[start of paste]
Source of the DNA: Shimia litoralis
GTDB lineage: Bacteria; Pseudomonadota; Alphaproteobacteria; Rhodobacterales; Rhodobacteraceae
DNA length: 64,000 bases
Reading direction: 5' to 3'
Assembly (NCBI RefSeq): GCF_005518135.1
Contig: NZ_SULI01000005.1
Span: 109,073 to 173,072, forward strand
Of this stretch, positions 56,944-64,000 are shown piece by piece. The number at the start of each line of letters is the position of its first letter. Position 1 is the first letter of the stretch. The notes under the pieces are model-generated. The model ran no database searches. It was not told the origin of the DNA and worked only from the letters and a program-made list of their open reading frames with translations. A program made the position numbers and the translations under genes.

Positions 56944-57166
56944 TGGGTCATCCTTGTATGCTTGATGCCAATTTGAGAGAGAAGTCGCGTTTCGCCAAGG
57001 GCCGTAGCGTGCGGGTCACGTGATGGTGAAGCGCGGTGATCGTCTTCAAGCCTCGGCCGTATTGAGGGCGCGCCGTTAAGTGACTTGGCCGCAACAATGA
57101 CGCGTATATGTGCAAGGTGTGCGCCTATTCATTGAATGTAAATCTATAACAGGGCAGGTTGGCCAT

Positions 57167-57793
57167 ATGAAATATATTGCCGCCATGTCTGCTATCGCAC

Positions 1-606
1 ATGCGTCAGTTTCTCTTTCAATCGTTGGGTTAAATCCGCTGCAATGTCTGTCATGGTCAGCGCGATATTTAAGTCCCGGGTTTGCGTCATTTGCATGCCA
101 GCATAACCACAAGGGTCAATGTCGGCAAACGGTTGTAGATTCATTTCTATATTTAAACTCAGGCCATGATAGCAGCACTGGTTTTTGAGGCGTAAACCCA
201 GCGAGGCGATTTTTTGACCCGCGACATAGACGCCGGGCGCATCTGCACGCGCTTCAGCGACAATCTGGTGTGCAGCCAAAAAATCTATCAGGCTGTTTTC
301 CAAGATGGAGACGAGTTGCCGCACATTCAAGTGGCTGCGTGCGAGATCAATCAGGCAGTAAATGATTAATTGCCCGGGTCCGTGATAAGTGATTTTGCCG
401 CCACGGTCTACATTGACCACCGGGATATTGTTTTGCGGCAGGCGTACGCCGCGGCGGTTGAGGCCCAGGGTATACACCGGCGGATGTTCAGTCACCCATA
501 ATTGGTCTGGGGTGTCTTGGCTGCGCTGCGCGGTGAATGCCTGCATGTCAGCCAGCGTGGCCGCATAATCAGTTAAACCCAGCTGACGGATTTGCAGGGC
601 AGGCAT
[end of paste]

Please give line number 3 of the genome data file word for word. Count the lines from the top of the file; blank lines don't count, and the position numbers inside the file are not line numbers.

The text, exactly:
DNA length: 64,000 bases